Why this social experiment proves cultural sensitivity is everything.

Why this social experiment proves cultural sensitivity is everything.

If you consumed some form of digital media in the past month, chances are you’ll be familiar with a social experiment dubbed “Perceptions of Perfection: Part ii”. The initiative, rolled out by UK based online pharmacy Superdrug Online Doctors saw graphic designers from all corners of the globe retouch the same image in line with their culture’s image of the ‘perfect man’. Once all the images were sent back, the project’s founders were left with nineteen versions that were all vastly different from the original, as well as from each other.

Each different designer’s unique interpretation of this concept emphasizes just how differently we see the world around us.

Participants were given artistic license as to how they could alter the image, which resulted in changes being made to skin color, body hair, eye color, muscularity and even underwear. In an effort to demonstrate that there’s no such thing as an universal ideal, the project’s press release said: “Watch [the image] evolve based on each culture’s beauty standards and ethnic norms: barrel-chested or slim, muscular thighs or sinewy legs, wide eyes or hooded lids, a smattering of body hair or a baby-smooth body.” While Perceptions of Perfection aimed to highlight the importance of health over image, as well as to promote body confidence – regardless of what your particular body looks like – the findings aren’t only of interest to anthropologist and socialist, but to companies looking to localize their products too.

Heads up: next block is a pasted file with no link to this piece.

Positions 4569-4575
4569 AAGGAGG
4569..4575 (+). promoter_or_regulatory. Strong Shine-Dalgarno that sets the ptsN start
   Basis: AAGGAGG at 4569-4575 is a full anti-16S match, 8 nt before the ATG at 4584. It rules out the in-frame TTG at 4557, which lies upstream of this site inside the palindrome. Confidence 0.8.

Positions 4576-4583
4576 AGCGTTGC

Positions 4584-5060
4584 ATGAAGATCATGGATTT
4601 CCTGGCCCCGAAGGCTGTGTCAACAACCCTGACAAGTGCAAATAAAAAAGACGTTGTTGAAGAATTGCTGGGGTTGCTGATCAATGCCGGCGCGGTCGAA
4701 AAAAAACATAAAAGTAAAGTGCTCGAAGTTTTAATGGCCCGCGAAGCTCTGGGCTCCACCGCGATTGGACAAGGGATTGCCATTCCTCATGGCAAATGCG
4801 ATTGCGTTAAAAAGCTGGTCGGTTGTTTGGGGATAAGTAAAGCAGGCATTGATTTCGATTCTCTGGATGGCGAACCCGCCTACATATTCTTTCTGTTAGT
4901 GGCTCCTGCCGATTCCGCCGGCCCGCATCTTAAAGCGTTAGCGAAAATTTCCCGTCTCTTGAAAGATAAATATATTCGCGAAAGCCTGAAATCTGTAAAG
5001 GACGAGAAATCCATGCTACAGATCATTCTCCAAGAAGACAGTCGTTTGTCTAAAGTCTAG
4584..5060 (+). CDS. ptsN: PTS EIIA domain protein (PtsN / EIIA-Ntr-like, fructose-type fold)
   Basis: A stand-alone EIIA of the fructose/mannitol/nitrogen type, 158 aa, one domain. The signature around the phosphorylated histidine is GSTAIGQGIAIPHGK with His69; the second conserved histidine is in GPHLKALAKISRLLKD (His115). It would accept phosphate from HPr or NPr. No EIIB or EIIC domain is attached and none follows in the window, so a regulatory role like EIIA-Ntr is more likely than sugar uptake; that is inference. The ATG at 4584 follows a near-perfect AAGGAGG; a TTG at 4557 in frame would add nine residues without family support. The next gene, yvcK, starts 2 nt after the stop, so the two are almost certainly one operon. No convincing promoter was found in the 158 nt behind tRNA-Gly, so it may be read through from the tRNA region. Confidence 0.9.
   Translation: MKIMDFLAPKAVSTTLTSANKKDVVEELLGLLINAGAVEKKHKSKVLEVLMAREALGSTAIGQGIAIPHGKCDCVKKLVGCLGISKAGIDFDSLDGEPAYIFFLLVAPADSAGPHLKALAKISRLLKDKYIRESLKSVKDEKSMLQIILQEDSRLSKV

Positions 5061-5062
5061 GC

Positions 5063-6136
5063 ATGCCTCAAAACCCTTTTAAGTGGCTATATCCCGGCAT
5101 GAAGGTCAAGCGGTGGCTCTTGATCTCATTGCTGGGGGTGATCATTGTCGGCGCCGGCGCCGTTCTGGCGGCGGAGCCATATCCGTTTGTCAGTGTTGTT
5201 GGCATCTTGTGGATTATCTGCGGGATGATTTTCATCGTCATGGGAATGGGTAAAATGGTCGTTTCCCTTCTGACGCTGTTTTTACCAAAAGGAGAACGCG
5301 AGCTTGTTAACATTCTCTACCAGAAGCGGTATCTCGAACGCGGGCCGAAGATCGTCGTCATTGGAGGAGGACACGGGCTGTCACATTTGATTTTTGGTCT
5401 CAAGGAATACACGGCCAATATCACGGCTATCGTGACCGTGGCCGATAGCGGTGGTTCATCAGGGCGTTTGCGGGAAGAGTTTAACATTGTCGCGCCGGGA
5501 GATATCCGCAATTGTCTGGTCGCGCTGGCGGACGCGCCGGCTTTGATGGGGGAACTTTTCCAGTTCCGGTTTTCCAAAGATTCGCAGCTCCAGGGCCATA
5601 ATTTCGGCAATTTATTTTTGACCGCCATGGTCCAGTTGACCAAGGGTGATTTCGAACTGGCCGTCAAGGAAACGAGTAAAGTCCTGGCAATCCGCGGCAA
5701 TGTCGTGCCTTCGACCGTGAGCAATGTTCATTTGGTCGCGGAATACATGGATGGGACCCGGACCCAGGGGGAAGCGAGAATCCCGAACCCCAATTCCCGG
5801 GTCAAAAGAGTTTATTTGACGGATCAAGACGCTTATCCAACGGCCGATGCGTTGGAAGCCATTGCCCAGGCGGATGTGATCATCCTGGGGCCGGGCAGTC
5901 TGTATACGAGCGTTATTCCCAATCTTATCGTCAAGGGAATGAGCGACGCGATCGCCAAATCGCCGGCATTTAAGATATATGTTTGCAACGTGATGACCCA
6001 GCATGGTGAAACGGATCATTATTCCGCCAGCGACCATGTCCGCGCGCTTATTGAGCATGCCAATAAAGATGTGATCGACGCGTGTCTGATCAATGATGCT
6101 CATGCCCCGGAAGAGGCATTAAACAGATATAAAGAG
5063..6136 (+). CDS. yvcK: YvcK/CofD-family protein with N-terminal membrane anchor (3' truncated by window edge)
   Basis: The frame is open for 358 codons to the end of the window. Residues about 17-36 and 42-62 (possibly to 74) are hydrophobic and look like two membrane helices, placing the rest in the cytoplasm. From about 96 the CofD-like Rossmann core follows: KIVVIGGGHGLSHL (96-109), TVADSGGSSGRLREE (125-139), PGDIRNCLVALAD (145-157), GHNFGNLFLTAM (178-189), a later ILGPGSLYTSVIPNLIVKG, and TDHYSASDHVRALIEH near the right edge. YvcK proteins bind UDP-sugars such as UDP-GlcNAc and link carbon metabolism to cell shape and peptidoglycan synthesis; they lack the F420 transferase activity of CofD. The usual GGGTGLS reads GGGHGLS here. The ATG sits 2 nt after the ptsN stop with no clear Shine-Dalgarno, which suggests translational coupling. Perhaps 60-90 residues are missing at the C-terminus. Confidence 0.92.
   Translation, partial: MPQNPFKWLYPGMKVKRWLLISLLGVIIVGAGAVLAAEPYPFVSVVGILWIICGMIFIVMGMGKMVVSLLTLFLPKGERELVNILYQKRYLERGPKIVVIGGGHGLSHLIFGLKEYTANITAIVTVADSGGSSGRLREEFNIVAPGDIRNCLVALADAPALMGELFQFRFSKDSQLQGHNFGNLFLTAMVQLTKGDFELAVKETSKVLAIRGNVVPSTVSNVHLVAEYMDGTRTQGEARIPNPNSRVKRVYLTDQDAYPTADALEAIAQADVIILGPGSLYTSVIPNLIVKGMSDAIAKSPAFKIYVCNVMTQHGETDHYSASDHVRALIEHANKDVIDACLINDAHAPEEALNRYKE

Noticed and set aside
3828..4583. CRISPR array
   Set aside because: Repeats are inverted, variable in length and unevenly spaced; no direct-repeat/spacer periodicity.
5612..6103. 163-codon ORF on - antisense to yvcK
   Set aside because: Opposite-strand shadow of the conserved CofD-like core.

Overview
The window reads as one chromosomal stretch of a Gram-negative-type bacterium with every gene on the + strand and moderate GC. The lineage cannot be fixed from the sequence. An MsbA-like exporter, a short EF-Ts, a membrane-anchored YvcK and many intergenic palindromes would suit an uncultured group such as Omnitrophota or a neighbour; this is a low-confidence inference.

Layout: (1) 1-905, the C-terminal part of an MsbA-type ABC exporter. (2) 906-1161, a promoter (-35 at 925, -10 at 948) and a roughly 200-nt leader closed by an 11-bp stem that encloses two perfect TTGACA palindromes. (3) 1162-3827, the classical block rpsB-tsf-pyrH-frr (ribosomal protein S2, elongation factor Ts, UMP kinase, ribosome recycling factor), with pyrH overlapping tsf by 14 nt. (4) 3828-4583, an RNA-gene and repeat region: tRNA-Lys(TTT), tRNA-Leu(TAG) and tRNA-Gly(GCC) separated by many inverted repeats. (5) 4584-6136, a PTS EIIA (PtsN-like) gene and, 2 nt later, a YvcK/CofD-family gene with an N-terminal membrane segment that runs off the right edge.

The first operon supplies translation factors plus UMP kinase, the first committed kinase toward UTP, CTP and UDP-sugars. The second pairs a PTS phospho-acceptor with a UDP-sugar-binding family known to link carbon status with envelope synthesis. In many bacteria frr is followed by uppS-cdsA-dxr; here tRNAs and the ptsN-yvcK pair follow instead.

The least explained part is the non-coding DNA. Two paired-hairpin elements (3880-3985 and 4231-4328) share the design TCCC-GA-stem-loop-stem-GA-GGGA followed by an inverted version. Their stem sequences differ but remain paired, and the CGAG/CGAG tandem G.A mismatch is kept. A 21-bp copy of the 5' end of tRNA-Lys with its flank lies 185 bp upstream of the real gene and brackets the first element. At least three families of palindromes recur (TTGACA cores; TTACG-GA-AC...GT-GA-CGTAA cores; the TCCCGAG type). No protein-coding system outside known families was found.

So what can we learn from this demonstration on the unique characteristics of various cultures?